When a child is born the process of of creation is repeating itself billions and billions of times as billions of children were born on Earth from the
beginning of the human race.
From the first whimper till the last breath it's evolution.
The important process of learning is happening during the 9 months of pregnancy.
The average length of time for prenatal development is 38 to 40 weeks after conception. During this time, a baby will develop from a nearly
invisible group of cells to a full-term infant. Prenatal development is divided into three stages: the germinal stage, the embryonic stage, and the
fetal stage. Occasionally, there are physiological or environmental factors that can hinder normal prenatal development.
The germinal stage marks the very beginning of a pregnancy. During this stage, a sperm and egg combine, and the newly fertilized egg, known as a
zygote when it is just one cell, will travel to the uterus where it will implant and undergo cell division. During cell division, the cells will
develop into a blastocyst, which is made up of three layers: the ectoderm, endoderm, and mesoderm. These layers will become the skin and nervous
system, the respiratory and digestive system, and the musculo-skeletal system, respectively. The end of this stage is marked by implantation of the
blastocyst on the uterine wall.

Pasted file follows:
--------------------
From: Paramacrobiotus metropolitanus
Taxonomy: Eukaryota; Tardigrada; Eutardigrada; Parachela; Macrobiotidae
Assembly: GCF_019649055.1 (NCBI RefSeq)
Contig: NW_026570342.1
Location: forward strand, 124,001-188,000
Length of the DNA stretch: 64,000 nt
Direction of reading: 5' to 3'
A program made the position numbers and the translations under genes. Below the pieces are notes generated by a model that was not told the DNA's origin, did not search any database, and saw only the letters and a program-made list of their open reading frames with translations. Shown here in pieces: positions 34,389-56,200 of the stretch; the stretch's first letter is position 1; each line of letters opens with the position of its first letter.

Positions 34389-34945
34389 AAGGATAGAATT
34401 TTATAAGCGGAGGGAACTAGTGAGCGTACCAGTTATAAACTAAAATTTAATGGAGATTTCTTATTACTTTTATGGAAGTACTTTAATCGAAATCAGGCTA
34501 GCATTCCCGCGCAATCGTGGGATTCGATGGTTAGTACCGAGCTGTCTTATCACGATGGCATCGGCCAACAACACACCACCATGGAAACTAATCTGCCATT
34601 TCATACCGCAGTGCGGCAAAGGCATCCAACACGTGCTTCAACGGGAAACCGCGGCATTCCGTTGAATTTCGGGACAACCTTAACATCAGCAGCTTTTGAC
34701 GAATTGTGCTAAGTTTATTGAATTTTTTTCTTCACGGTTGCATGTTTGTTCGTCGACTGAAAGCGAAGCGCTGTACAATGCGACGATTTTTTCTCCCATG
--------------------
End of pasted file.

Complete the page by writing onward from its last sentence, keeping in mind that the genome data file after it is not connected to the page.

The correct answer may surprise you. You may even find it implausible – though it’s supported by the latest research from biology and
psychology. And that is that some of the most important learning we ever do happens before we’re born, in the womb. When we hold our babies for the
first time, we might imagine that they are clean slates, unmarked by life – when in fact they have already been shaped by us, and by the particular
environments we live in.
First of all, they learn the sound of their mothers’ voices. Because sounds from the outside world have to travel through the mother’s abdominal
tissue and through the amniotic fluid that surrounds the fetus, the voices fetuses hear, starting around the fourth month, are muted and muffled. One
researcher says that they probably sound a lot like the voice of Charlie Brown’s teacher in the Peanuts cartoons. But the pregnant woman’s own
voice reverberates through her body, reaching the fetus much more readily, and because the fetus is always with her, it hears her voice a lot. Once
it’s born, it recognizes the sound of her voice, and it prefers listening to her voice over anyone else’s.
How can we know this? Newborn babies can’t do much, but one thing they’re really good at is sucking. Researchers in these experiments rigged up a
pair of rubber nipples so that if the baby sucks on one, it hears a recording of its mother’s voice through a pair of headphones. If it sucks on the
other nipple, it hears the voice of a female stranger. Babies quickly make their preference known by choosing the first one.
Now, it turns out that fetuses are learning even bigger lessons. But before we get to that, let’s address something you might be wondering about.